The fact that your DP doesn't have kids of his own doesn't mean that he's unqualified. My SO didn't have parenting experience before we got together, but he's been a lifesaver, and for quite a while my son (who is 8, stubborn and wants to be the boss) listened a lot better to SO than to me. SO didn't get involved to much with the details of what the kids are and are not allowed to do, but he did instill in them the message of "Everything you have, you have because of your mom. She works hard to take care of you and so you have to treat her with respect. She knows what's best for you." That ONE thing has made a TON of difference. When the kids don't follow my rules, he isn't interested in doing extra fun things with them.
I find I have a lot less conflict with my 8 year old when he knows the plan... even if it isn't anything super exciting. His first question after school is usually "What's the plan for tonight?" and I tell him what I'm making for dinner and that we are going to watch a show (the latest thing is old MacGyver episodes?! SO watched it when he was a kid & thought DS would love it....ummm, yup!) or play a game. Sometimes when he's more difficult, it means I have to let him try something I don't think he's old enough for yet... it has been an extra privilege or an extra responsibility... he just needs to feel more grown up (I don't know why he thinks acting up is the way to accomplish it... I just wait for a good behaviour moment to suggest whatever I've decided he can do. Eg: one night we let him stay up late and taught him how to play Monopoly, which he'd been asking about, after his sister was in bed)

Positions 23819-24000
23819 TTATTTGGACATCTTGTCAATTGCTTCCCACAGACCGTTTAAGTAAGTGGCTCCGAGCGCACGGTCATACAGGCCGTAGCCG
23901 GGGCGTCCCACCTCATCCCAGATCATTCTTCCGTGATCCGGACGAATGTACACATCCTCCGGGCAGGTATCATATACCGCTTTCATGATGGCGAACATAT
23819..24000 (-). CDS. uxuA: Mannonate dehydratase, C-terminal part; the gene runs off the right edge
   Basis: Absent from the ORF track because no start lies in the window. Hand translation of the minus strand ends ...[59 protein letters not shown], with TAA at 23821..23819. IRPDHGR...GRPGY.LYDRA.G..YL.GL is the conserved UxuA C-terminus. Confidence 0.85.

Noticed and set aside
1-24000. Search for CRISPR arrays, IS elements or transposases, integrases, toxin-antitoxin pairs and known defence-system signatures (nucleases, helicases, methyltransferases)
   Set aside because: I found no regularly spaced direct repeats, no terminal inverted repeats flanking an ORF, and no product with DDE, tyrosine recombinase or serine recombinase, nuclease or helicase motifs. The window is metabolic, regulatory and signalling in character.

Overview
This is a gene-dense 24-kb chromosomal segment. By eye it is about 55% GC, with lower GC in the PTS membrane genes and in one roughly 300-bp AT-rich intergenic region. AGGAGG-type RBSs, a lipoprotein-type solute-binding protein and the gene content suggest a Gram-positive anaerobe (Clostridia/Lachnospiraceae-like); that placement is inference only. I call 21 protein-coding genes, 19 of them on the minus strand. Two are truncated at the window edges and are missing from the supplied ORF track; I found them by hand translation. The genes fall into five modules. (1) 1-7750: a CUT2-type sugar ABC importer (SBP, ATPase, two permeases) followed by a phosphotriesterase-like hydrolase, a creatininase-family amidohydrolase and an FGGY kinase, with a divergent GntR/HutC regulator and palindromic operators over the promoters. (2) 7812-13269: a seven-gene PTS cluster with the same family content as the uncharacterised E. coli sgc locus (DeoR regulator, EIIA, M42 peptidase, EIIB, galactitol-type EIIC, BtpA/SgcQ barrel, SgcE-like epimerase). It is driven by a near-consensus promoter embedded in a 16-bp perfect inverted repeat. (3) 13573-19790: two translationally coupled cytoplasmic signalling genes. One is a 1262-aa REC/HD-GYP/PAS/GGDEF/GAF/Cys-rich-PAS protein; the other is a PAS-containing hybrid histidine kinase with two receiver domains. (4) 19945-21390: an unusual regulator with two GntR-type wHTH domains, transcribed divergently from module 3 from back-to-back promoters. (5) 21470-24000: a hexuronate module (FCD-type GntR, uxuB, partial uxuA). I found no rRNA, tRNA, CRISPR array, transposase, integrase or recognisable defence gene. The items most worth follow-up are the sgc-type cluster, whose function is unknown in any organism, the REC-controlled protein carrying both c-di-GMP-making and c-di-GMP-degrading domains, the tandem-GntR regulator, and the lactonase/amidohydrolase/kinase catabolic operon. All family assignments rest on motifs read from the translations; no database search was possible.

For something like cleaning their rooms, I'd pick my moment... maybe let them know on Friday at dinner that first thing in the morning you'll be reminding them to clean their rooms. They don't go anywhere until their rooms are clean. We often have something planned for the afternoon (picnic at the beach, bowling, swimming) If one of them doesn't follow through on cleaning their room, one parent stays home with them and the other parent takes the other kid out. Each of them has missed out on the plan once, and once only. If it's something like getting ready for bed, they do it after dinner but before we get into an activity... they have to accomplish the thing they don't care about before they get to do the thing they want. It sounds like a big negotiation tactic, and it was a big deal sometimes at first... but it's just how it is now... they know I mean it when I ask them to do something, so they just do it. It's probably important to say: I don't expect perfection in anything, just that they put in a reasonable effort. If DD picks up 80% of her mess, I can fine tune it for her, and if DS decides he's sleeping in a t-shirt, I don't argue that he should wear PJ's, etc.
Have a talk with DP, and make sure he knows what the bigger picture is on the values you'd like to instill in the kids. Once that's done, the details are easier to manage. It might be a good idea to set a routine to follow, especially at first. Make sure you have some fun family time every week, or you'll end up feeling like all you ever do is nag them (and so will they!) My kids really like playing Uno and Sorry at the moment, for a while it was a PS3 game (Little Big Planet... it's a 4 person game that requires cooperation)
My SO is a school bus driver and I do before/after school care, so we get the benefit of some one on one time most weekdays. I think that's key... find a way to spend some time with your DP frequently, with no kids around.
This is getting pretty disjointed, I'm sorry!
~Teresa, raising DS (Jan. 02) and DD1 (Jun. 04) and DD2 (Dec. 11) with DH.